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Epilepsy in Childhood

  • About 300,000 American children under the age of 14 have epilepsy.
  • It affects children at different ages and in different ways.
  • Early recognition and treatment are keys to the best possible outcome.
  • For some, it will be a temporary problem, easily controlled with medication, outgrown after a few years.
  • For others, it may be a lifelong challenge affecting many areas of life.
  • It may be associated with serious, difficult-to-treat syndromes, including Lennox-Gastaut Syndrome, genetically related conditions and developmental disorders.
  • Social impact in childhood is often severe, producing isolation and loss of self esteem.

In This Section:

  • Types of Seizures includes a description of seizure types seen in children and information about how to keep track of your child's seizures.
  • Seizure First Aid covers what to do if your child has a generalized seizure, when to get medical attention, information about continuous seizures, and tools to help teach others about seizure first aid.
  • Diagnosing Seizures describes what your doctor may want to know about your child's medical history and provides helpful tools
  • Signs & Symptoms helps parents, teachers and other adults who care for children know the signs of epilepsy.
  • Conditions Confused with Epilepsy describes other events that may look like a seizure.
  • Causes of Epilepsy in Childhood
  • Seizure Triggers in Children describes some things that seem to trigger or cause a seizure in some children so you can watch to see if they affect your child.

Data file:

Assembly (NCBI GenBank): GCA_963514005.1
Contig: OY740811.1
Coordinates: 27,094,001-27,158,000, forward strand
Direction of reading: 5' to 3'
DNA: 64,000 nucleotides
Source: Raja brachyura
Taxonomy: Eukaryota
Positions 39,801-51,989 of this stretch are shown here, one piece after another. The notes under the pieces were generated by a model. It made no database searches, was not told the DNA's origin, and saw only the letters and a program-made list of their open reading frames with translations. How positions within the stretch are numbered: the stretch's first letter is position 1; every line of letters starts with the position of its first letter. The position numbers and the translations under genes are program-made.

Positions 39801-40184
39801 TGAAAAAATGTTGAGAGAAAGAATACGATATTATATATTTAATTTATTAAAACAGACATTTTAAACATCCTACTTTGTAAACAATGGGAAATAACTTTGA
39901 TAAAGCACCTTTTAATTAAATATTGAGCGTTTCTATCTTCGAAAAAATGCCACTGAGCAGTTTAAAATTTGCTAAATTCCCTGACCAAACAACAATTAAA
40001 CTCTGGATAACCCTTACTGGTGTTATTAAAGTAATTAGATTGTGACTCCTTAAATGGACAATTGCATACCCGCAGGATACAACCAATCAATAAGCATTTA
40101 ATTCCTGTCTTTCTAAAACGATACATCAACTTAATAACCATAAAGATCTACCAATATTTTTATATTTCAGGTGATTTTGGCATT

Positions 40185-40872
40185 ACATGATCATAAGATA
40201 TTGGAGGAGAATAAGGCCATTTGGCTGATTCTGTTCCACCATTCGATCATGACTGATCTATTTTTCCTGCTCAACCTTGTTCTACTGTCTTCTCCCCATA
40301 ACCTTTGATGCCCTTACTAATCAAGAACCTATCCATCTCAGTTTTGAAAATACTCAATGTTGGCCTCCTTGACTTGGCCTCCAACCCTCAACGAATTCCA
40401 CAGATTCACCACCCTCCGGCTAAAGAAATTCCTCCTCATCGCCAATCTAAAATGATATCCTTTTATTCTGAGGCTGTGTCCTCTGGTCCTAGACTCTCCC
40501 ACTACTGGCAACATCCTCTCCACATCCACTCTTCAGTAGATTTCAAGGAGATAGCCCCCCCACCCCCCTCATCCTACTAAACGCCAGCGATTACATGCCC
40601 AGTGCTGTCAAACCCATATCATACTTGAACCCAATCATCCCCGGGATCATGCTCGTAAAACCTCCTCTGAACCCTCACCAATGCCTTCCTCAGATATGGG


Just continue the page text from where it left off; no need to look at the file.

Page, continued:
• Related Conditions covers some of the common conditions that sometimes occur in children with seizures.
  • When It's More Than Just Seizures includes information about acceptance and adjustment, intellectural disability, cerebral palsy, education and training, living and working in the community, driving, income and medical assistance and the outlook for success in life.
  • Your Medical Team describes different providers who may be part of your child's medical team and provides resources to manage your team
  • Treatment Options describes treatment options for children with epilepsy and questions to ask to be an active partner in your child's care
  • Treatment with Medication includes information about finding the right medicine, helping it work and working with your doctor about changes in your child's medication.
  • Managing Seizure Medications provides tools and answers questions like "Why is it hard for children to take medications?" and "How can I make it easier for a child to take their medicine?
  • How Long Do Children Need Seizure Medicine?
  • Dietary Therapy describes the ketogenic diet, a very strict diet that helps stop or control seizures for some children with epilepsy.
  • Your Child at Home helps the entire family when a child has epilepsy.
  • Your Child at School and Child Care provides advice to help you help your child's teachers and other caregivers.
  • Playing Sports and Other Activities provides guidance for parents trying to find the balance between a child's safety and his or her ability to enjoy a full range of activities.
Reviewed by: Joseph I. Sirven, MD | Patricia O. Shafer, RN, MN on 3/2014
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